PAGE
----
Duckling Rescues Prompt PETA PLEA: Don’t Buy Baby Animals for Easter!

For Immediate Release:
April 2, 2021

Contact:
Brooke Rossi 202-483-7382

Long Island, N.Y. – Every year after Easter, PETA receives a flood of reports about domestic birds who were purchased as props for photo shoots or Easter baskets and then abandoned. In just the last few weeks, PETA staffer John Di Leonardo has rescued over a dozen birds in New York—including three nearly dead chicks who were found in a box and two ducklings who had been bought by a man for his grandkids for Easter and kept in a bathtub—prompting PETA to issue an urgent plea not to buy baby animals for Easter. Photos and videos of the chicks and ducklings are available here.

  • Domestic ducks, chickens, and rabbits have specialized needs and require just as much veterinary care as any dog or cat. Adding one to the family is a commitment of 10 to 15 years.
  • Rabbits—who face widespread abuse in the pet trade—are the third most surrendered animals at shelters, and many chicks die when they’re shipped without food or water at just 1 day old.
  • None of these animals is equipped to survive in nature. For example, domestic ducks have been bred by the meat industry to have large bodies, small wings, and no camouflage, and most die within days after being abandoned because of predation, starvation, or lack of veterinary care.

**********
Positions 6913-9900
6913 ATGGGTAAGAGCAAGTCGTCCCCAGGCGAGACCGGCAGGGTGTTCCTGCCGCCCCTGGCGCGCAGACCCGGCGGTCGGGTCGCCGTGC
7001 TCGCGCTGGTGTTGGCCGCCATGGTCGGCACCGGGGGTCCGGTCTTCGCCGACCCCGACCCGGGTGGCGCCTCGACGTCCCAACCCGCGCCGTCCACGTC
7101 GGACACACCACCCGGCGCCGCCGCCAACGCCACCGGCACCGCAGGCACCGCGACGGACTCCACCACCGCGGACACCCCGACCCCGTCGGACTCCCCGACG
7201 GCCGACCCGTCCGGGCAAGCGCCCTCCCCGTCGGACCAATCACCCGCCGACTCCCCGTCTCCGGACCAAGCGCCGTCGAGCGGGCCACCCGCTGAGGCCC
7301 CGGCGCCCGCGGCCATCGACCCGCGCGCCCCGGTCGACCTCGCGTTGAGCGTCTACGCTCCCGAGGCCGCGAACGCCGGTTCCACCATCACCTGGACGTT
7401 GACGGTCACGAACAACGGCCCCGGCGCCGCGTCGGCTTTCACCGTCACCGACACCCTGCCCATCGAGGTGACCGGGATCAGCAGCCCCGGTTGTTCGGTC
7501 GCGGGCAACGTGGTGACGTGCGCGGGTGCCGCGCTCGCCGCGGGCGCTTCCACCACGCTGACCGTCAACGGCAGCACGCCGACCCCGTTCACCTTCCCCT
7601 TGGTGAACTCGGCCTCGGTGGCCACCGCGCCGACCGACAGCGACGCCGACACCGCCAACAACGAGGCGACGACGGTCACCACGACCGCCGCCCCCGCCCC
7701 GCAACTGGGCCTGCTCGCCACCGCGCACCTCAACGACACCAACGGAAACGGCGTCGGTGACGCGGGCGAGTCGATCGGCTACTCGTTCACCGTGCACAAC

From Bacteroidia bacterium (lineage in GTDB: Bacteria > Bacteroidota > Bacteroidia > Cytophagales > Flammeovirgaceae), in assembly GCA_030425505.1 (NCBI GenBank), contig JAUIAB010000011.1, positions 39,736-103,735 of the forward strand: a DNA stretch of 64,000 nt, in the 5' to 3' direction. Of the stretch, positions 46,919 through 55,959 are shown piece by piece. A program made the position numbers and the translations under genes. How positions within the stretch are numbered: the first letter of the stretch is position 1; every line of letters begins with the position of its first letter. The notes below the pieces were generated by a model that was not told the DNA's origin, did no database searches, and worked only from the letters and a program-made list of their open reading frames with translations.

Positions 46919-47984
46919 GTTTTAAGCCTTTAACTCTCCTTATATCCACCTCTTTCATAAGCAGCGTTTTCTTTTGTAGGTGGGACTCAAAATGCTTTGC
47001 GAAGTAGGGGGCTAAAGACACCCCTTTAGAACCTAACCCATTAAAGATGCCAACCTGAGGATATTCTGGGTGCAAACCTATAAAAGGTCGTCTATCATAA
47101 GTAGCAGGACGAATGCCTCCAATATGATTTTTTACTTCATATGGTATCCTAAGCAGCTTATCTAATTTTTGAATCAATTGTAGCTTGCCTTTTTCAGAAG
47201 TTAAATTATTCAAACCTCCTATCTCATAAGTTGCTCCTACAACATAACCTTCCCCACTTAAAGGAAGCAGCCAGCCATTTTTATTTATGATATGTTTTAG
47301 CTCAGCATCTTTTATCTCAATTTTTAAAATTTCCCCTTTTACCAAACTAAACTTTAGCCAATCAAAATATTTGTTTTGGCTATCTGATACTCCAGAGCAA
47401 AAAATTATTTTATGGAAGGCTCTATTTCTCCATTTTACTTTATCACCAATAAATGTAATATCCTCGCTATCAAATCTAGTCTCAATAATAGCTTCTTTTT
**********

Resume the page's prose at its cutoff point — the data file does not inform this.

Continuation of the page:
• Abandoning animals is a crime. Anyone who spots one dumped at a park or on the roadside should call their local humane authorities—or PETA—for help.

“The only bunny who belongs in an Easter basket is one who’s stuffed or made of vegan chocolate,” says Di Leonardo. “PETA urges families to remember that ducks, rabbits, and chickens are thinking, feeling individuals who need lifelong care, and they should never be bought as props.”

Di Leonardo’s local organization, Long Island Orchestrating for Nature, has been caring for the rescued chicks and ducklings.

PETA—whose motto reads, in part, that “animals are not ours to abuse in any way”—opposes speciesism, a human-supremacist worldview. For more information, please visit PETA.org or follow the group on Twitter, Facebook, or Instagram.

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